In the 1920's, every Sunday, Eliska Kadlecova, her brothers and sister would take walks with their father through the streets of Prague. He was an engineer and taught them the history of the buildings, the architectural styles and the myths that make Prague what it is. Eli, my mother, loved her city and thought she would never leave.
My favourite photo of my mother, Elisabeth, was taken in 1954, in Ceylon, just before she was to be presented to Elizabeth, the newly crowned Queen of England. My mother looks so happy and, as I have always remembered, beautiful. It was the most special event of her life. Born to Herbert and Ethel Jarvis in 1916 in South Croydon near London, Elisabeth was the eldest child, followed by her sister Mervyn and brother Geoffrey. Her father was a public servant for the local council, and her mother had trained as a violinist and, before she was married, even joined the London Symphony Orchestra. However, when Ethel’s mother died in childbirth, Ethel had to leave her career to look after her seven siblings.
16 Apr Jane Torresan’s story of JoJosephine Mary Ellerbeck (nee King), affectionately called Jo, was born in England on January 16, 1915. She was an only child and as an infant emigrated with her parents to Winnipeg. I never knew why. They had a very troubled family life. Lots of arguments, fueled by alcohol, led to a chaotic environment. Mom remembers being locked out of the house in her nightie in the middle of winter. Eventually her parents separated, and, when Jo was five, she and her mother Joyce traveled to Vancouver.
The Macedonian village, Zeleniche, under Greek rule, welcomed the birth of Vassilka Shikleff around 1915. She was the third of four children born to Magda and Ristos Shikleff. Their eldest child, Alexandra, would thirty years later bring Vassilka to Canada. Their second eldest, brother, Turpche, would be cut out of her life when she learned how he had neglected and abused their mother. Her youngest brother Yanni . . . yeah, well, Yanni . . .
My mom was born Allison Jean Swift in Moosejaw, Saskatchewan, on November 28, 1914. Her father, Arthur Swift, worked for the Canadian Pacific Railway and mother Ethel worked in the home. They lived not too far from the station, in a small house with a porch and yard. Mom was an only child. Just before it was torn down, Mom and her dad went to the old railway station and liberated a beautiful carved table that was going to go for scrap. It was her pride and joy, with a hand carved pedestal and four large curved and carved feet on wheels. I have it in my dining room today, and it always evokes memories in me of her clandestine adventure. Arthur Swift died on November 27, 1930, and Ethel died on May 17, 1937.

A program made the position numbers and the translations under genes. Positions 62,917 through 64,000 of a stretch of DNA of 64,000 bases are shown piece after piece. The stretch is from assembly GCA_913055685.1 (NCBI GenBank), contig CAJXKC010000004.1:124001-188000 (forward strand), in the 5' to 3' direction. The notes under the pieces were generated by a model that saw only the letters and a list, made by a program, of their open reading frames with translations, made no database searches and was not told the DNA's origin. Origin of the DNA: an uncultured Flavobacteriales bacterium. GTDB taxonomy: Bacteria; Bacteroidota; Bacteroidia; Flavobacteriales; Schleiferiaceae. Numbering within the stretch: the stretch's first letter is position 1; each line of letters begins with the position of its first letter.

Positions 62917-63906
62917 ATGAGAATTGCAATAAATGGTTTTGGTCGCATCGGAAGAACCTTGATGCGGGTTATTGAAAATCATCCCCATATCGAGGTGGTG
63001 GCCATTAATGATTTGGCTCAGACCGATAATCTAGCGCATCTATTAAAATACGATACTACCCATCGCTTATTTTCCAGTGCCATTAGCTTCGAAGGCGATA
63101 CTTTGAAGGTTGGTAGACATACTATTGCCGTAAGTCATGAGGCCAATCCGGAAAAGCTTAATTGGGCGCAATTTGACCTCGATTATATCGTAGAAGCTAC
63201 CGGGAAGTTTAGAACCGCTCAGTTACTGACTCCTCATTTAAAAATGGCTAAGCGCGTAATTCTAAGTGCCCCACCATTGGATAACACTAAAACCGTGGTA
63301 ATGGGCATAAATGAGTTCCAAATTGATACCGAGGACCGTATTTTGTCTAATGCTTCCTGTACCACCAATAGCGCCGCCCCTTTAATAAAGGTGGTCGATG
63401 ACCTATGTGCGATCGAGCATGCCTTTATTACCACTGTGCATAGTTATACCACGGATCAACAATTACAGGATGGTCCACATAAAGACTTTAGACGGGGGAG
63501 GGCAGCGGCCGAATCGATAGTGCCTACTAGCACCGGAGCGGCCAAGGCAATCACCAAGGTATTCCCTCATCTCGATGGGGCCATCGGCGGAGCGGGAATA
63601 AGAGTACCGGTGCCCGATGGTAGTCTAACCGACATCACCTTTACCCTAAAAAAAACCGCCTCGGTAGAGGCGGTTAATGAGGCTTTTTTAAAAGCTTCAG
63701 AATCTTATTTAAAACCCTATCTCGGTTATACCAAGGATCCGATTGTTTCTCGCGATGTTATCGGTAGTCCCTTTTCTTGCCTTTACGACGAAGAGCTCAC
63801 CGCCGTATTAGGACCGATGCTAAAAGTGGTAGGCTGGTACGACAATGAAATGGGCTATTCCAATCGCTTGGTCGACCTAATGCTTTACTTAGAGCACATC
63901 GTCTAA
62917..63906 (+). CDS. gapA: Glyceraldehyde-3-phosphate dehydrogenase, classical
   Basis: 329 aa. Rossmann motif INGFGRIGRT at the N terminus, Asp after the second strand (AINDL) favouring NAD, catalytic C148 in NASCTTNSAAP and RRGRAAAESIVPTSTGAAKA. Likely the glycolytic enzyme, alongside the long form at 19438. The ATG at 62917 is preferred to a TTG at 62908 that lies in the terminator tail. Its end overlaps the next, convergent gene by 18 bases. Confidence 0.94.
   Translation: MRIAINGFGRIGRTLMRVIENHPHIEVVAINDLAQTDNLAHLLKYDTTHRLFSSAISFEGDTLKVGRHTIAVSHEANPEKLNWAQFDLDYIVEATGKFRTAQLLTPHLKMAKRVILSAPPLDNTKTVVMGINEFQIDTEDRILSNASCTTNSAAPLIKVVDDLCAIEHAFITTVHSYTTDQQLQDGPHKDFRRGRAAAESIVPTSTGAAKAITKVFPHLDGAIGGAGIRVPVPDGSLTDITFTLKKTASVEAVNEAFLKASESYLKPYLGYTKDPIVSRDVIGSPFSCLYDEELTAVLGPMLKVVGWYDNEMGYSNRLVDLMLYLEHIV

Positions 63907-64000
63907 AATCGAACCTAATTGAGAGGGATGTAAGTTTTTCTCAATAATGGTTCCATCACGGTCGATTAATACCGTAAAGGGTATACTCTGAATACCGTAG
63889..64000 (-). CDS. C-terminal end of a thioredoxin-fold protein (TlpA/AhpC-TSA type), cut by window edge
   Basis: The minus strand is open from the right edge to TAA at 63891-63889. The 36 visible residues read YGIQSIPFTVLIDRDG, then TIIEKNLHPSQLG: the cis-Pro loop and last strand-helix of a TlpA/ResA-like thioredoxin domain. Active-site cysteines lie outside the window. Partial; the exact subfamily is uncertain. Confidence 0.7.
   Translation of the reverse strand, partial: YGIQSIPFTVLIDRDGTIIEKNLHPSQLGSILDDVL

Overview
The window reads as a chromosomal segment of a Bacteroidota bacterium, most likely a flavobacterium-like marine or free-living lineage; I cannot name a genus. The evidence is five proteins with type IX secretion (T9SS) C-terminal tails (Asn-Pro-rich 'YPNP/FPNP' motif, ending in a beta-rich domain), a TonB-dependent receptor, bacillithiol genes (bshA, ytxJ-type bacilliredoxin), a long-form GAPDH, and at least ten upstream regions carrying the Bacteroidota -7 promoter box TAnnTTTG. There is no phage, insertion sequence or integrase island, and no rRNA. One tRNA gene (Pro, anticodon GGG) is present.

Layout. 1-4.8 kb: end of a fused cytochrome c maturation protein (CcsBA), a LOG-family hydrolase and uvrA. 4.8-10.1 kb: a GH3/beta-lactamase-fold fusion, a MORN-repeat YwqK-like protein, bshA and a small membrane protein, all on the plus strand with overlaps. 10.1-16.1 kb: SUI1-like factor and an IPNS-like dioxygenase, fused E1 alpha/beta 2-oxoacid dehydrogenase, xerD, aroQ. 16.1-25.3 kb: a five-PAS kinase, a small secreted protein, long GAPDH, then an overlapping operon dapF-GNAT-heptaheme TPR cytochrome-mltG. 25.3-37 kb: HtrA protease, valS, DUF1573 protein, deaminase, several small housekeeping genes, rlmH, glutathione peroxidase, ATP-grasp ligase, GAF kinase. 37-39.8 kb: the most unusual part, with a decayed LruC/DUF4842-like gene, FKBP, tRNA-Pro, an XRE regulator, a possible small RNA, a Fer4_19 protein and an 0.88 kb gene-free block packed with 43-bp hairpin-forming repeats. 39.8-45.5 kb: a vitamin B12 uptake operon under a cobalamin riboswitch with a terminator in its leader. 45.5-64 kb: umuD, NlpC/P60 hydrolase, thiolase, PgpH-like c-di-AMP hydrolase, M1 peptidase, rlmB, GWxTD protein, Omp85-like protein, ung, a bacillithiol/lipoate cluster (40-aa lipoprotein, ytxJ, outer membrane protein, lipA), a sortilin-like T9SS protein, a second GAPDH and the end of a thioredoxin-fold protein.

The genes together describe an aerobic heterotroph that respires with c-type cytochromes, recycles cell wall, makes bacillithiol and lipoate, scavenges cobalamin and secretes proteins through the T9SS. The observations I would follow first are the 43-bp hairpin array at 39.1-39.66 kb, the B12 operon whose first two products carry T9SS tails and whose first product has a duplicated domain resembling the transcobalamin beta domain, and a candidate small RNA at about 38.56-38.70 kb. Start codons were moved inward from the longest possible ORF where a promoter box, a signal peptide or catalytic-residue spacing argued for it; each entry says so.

Driving home to the farm one summer day in 1968, Mother spotted a small dog at the edge of the road by her turnoff. She rescued this lost puppy. It became apparent after several phone calls that it had been abandoned, so Pip Squeak (aka...
Momma, Carey Margaret, was born in 1914 in Memphis, Tennessee. Her mother was married to a man who, at 65, was 30 years older than she. There was already a sister, five, and a brother, nine. When she was two, her mother died of tuberculosis. Her father, feeling he could not care properly for the children, put them into an orphanage and visited them regularly. The institution served both as a foster home and an orphanage. Momma thinks she may have one memory of her mother – of someone with red hair (like her own) leaning over into her crib. After three years her father moved the children to a different orphanage. He told them he did so because he realized, when he visited the original one, that he had not heard children laughing. In fact, one of the ways children who wet the bed were punished there was to be plunged in a large tub of freezing water the next morning.
16 Apr Esther Chase’s story of LeahOur little house on Hoskins Road in North Vancouver was one of the first cabins built in the old-growth forests of the North Shore. There in the kitchen sat my mother – jet-lagged from her long flight from Australia, holding my newborn daughter in her arms, cooing and muttering a mixture of Yiddish and Hungarian blessings over her first precious grandchild. I was stunned by the vision of the immense cultural changes we three women had witnessed. My mother had grown up in a small village in Czechoslovakia, then part of the Austro-Hungarian Empire. They had no electricity; she never learned to ride a bicycle, let alone drive a car! And here was her grandchild on the threshold of a fantastic, unimagined digital age. My amazing mother had lived to see this earth-altering shift, which meant surviving through two world wars and the Holocaust.
Mom was born in Peterborough, Ontario, in 1909, second child to Michael and Margaret, and sister to older brother Emmett. Eleven more siblings would arrive in this wholesome Irish Catholic family, five sisters and six more brothers, but not until they moved to Vancouver in 1912. Michael provided a comfortable living for his large family with his lifelong career as a respected agent for the Metropolitan Life Insurance Company or, as the family teasingly called it, Mother Met. In Vancouver Mom was enrolled in the local school, Tecumseh Elementary, at 41st and Joyce. She enjoyed school. In reading, writing and arithmetic Mom fared well. Art was the challenge for her. One day, after handing in her assignment, a drawing of a book, the teacher looked at it quizzically and asked, “What is that supposed to be?” Blushing, Mom took back her picture and from then on seldom tried the art of drawing.